Nikkei falls 1.96% on U.S. economic fears, resurgent yen (2)

12:02, August 21, 2010      

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Pedestrians walk past an electronic share price board in Tokyo, capital of Japan, on Aug. 20, 2010. (Xinhua/Ji Chunpeng)

Market players said the afternoon session saw a gain in momentum as investors began to speculate the outcome of the highly anticipated meeting next week between Prime Minister Naoto Kan and Bank of Japan Governor Masaaki Shirakawa would be positive.

Speculation is rife that Japan's central bank will take measures towards further easing monetary policy as the yen again rose to a fresh 15-year high against the U.S. dollar.

However, skeptics in financial circles pointed out the fact that if the BOJ decides not to intervene in currency moves of procrastinate, the effect on the market would be detrimental.

"If no positive news comes out of that, the yen will probably strengthen further and that will weigh on the Nikkei," said Koichi Nosaka, a market analyst at Securities Japan, Inc.

"Although the chances of currency intervention by Japan may be low, the market at least wants to see the country's strong resolve to protect its interests regarding its currency."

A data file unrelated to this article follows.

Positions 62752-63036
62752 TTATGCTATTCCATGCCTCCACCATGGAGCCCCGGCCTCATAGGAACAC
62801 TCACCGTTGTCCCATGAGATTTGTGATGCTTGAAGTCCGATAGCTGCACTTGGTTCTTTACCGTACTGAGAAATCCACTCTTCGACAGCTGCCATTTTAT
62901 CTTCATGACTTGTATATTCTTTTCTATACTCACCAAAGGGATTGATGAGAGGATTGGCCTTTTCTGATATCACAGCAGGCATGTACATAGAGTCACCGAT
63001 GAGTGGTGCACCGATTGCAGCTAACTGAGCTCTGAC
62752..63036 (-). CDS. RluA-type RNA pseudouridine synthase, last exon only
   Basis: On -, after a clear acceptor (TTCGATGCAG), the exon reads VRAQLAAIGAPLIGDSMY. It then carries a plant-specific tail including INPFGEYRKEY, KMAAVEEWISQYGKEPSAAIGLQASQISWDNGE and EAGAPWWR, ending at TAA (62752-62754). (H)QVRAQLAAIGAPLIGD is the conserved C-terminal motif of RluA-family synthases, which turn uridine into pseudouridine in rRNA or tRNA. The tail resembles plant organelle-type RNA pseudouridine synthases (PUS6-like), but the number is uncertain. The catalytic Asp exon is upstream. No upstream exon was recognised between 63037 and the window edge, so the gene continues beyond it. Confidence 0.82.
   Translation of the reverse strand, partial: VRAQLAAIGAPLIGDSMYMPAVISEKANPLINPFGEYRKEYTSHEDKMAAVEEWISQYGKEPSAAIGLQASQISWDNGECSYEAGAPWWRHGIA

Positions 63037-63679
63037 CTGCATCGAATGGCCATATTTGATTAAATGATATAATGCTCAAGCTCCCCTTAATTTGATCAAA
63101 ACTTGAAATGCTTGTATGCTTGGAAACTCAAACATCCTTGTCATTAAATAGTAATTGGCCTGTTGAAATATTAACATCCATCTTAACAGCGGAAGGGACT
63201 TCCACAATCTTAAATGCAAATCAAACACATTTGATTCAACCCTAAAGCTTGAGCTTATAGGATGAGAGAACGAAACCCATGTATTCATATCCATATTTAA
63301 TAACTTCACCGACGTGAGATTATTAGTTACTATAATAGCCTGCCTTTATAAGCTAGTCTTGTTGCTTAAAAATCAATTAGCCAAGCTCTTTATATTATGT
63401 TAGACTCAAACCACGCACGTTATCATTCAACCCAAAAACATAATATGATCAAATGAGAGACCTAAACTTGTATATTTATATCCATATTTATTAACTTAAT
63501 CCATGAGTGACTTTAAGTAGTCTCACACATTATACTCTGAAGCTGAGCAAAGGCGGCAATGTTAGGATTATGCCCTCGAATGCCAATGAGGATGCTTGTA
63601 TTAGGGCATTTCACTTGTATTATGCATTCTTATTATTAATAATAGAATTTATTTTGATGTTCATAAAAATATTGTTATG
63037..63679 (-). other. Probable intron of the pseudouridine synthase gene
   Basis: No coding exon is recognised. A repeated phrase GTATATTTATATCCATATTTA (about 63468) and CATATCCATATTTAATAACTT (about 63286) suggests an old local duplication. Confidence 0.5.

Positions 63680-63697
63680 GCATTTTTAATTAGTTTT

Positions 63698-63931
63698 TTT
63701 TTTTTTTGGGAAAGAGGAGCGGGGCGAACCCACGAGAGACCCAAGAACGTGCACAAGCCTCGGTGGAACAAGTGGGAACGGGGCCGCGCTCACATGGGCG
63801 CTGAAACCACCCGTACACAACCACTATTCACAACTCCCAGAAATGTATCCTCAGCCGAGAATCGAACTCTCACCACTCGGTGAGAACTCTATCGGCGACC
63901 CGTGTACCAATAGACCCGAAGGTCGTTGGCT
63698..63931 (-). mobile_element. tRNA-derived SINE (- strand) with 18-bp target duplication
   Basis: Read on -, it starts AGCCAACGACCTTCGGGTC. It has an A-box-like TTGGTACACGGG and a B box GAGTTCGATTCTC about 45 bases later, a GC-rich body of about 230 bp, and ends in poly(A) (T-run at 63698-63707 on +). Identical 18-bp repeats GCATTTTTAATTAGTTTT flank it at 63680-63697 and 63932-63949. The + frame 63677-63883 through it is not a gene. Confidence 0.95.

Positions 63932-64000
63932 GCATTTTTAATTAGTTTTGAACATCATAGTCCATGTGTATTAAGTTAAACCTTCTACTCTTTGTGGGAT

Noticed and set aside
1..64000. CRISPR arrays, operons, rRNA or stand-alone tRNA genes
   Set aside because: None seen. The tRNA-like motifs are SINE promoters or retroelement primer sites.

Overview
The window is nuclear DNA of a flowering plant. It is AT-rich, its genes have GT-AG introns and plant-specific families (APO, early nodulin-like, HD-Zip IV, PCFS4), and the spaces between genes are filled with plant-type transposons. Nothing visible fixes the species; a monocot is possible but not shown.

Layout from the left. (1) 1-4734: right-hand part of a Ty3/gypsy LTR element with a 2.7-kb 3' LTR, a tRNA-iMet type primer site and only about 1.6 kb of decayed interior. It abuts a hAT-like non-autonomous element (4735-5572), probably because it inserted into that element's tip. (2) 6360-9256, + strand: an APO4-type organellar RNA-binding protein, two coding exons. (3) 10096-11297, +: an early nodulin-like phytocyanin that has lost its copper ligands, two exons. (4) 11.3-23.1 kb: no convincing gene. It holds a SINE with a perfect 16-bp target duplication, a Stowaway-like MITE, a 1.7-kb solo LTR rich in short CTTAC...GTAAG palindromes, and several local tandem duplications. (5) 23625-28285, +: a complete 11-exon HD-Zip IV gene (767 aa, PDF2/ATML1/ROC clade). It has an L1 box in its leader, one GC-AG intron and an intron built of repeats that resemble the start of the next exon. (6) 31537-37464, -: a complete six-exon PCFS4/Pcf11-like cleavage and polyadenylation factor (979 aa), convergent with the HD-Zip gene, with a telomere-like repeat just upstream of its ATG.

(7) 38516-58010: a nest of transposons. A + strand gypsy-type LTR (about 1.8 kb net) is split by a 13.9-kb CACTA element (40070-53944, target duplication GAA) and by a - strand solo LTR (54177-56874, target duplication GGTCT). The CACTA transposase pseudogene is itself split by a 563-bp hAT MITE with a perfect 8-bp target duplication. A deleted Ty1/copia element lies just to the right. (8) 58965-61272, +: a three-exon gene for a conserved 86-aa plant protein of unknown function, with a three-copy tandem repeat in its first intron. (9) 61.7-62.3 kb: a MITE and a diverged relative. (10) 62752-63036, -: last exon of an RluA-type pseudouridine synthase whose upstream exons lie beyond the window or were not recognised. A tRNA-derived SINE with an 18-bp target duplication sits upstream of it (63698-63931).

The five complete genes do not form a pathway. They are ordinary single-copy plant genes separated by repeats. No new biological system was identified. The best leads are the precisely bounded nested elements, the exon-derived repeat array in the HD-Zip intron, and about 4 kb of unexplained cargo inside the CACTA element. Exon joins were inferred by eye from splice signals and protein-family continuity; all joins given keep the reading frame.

The yen hit 85.19 against the U.S. dollar on Friday in Tokyo from 85.75 on Thursday and against the euro it appreciated to 109. 02 from 109.87, pummeling Japan's export-related issues who see their profits eroded when repatriated.

Canon Inc. fell 2.2 percent to 3,600 yen and Kyocera Corp. lost 3.1 percent to 7,540 yen.

Sharp Corp. retreated 2.7 percent to 853 yen after the Nikkei business daily said the firm would reduce LCD panel production for up to two months starting this month, adjusting supplies as TV inventories pile up in the United States and China.

Chip issues declined following Credit Suisse Group AG's slashing of share price estimates, with Advantest Corp. dropping 3. 2 percent to 1,722 yen and Dainippon Screen Manufacturing Co., which makes chip-production equipment, falling 2.3 percent to 419 yen.

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